Same comments for bigger injectors. recommendation: Most of us don't need that.
HP gains: 0 to 2?Hp
Avg. Price: from $170 up.

9- Ported intake manifold

This is a great upgrade, a must do if you have to remove the intake to change the gasket or rebuild the cylinder head. The intake is restricted and doesn't match the holes in the cylinder head.
This upgrade + headers is a great combo. This will give you some extra power in the upper RPM range.

Don't go Dinan, as this is waste of money. Get a local shop to modify it for you. recommendation: Easy and cheap modification.
HP gains: 0 to 2?Hp
Avg. Price: from $100 up.

10- Performance camshafts

This isn't an easy upgrade, but perfect if you are having some work done on your cylinder head. There is a couple of different camshaft profiles you can choose from. The Schrick Cam delivers a noticeable increase in power, especially above 3000 rpm where the engine seems to come on cam. This is an improvement over the standard E34 engine which seems to come on cam at 3400 rpm. And of course, above 4000 rpm's the Cam really makes itself felt (high performance springs and retainers are recommended). recommendation: Go for it if you have the extra cash.
HP gains: 5 to 10Hp
Avg. Price: from $400 up.

11- Different differential gear ratio

This isn't a cheap upgrade, and not an easy one. A used differential cost between $500 and $900 and you still have to install it on your car...
For example: a 3.91LSD diff. from a 525iA installed to replace the stock 3.46LSD in the 535i will give you a mileage loss of about 2/3 mpg on the highway. But it is more than justified by the drastic increase in acceleration.

The 535i 3.46 doesn't seem to fit the '95 525 5-speed. recommendation: Great upgrade for acceleration increase.
HP gains: 0 to ?Hp
Avg. Price: from $500 up.

OEM ratio
Suggested ratio
525i M20 89-91
5 speed
525i M20 89-91
525i M50 92-95 5 speed
525i M50 92-95 Automatic
535i 5 speed
3.73 or 3.91
535i ->6/90 Automatic
535i 7/90-> Automatic
530i 5 speed (M60)
530i Automatic (M60)
530i 5 speed (M30)
540i ->3/04
540i 4/94->
M5 3.6 ->7/91
M5 3.6 7/91->

12- Performance flywheel

This is another great upgrade because the dual mass flywheel in your E34 is probably making some weird noise each time you shut the car off.
A lighter rotating mass will give your E34 better acceleration and faster throttle response. The new flywheel might affect your idle. recommendation: Perfect if you have your clutch changed.
HP gains: 0 to 2?Hp
Avg. Price: from $600up.

Now, what is left?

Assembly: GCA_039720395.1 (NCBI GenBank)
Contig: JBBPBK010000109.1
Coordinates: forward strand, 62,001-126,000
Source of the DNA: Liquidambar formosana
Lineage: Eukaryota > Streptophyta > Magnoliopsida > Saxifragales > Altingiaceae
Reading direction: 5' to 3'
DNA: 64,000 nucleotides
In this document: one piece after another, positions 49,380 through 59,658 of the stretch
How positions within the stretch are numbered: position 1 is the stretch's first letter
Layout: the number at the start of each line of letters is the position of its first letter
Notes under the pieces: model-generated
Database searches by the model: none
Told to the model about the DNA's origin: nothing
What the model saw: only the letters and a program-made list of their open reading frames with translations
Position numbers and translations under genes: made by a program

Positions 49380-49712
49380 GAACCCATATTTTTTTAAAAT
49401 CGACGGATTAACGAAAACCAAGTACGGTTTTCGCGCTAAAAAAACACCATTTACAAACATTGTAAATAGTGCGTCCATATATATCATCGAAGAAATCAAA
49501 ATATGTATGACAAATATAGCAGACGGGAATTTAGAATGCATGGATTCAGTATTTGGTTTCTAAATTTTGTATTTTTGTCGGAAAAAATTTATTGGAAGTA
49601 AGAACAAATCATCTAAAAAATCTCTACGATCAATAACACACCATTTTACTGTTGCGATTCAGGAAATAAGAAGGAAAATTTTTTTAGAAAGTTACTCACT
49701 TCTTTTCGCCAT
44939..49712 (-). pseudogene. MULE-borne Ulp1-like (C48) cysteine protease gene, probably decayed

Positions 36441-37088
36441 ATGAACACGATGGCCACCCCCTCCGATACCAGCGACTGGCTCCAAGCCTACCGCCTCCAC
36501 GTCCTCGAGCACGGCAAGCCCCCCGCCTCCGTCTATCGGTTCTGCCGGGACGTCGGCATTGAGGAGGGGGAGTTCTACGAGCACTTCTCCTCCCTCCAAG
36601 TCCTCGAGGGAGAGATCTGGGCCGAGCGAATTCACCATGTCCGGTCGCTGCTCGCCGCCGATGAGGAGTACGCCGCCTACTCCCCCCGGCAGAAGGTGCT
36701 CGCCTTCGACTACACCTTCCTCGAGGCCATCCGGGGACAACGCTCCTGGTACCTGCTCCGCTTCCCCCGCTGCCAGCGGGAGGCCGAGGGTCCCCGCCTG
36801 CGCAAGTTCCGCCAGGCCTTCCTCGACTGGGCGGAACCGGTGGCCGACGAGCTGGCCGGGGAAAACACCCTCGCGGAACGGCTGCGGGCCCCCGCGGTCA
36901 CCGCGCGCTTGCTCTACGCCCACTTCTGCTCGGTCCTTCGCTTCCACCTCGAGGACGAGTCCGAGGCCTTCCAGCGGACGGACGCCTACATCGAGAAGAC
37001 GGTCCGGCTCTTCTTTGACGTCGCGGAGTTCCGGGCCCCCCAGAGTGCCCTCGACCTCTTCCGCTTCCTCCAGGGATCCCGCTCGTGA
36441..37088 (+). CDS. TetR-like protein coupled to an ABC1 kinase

At reasonable cost, not much... Modification of the Automatic Transmission to a higher stall Torque Converter. And if that's not enough, and you have money left, then look at either an M5 Engine Conversion or Supercharger/Turbocharger installation, or a Supercharged/Turbocharged M5.
Me... I keep dreaming of a BMW E34 M5 Bi-turbo....

The following results are from a Dyno Test on an E34 535i with 3.73 Diff Ratio, Free Flow Exhaust, K&N Air Filter and a Jim.C. Chip.

The test results:
Maximum HP: Up to 229HP (171kW) from 208HP (155kW)
Maximum Torque: Up to 243lb/ft (332Nm) from 223lb/ft (305Nm)
Information from Richard Nott

Some information about exhaust systems from Matt Evans:

no engine makes more power with a muffler than an open header exhaust.
This could be construed as saying mufflers never help power. I believe this could be more accurately put: if you just lopped off your exhaust after the headers, you would very likely get a torque _and_ power decrease.
A subtle amount of backpressure of course helps torque (while too much limits top end power, of course). However, just as header length and tuning helps with gas scavenging and optimizing power at a certain rev range, the over all length of the system is an important consideration in exhaust design. Simply replacing the well designed OEM exhaust system with a random cobbling of big mandrel bent pipes is very unlikely to give good results. The best combination will be properly tuned headers, and the right collector/crossover pipes, and finally the mufflers/horns/what have you that bring the system to the correct total length.

Optimizing the entire system for weight, cost, performance, sound, and space requirements is obviously tricky. I don't know even a faction of the fluid dynamics required to do even an amateurish job at improving upon the BMW design. Most people don't. The only significant improvement on the stock BMW systems are going to properly designed headers in place of the EPA friendly manifolds, or switching to an exhaust of similar design and layout, but made of lighter materials, as you point out.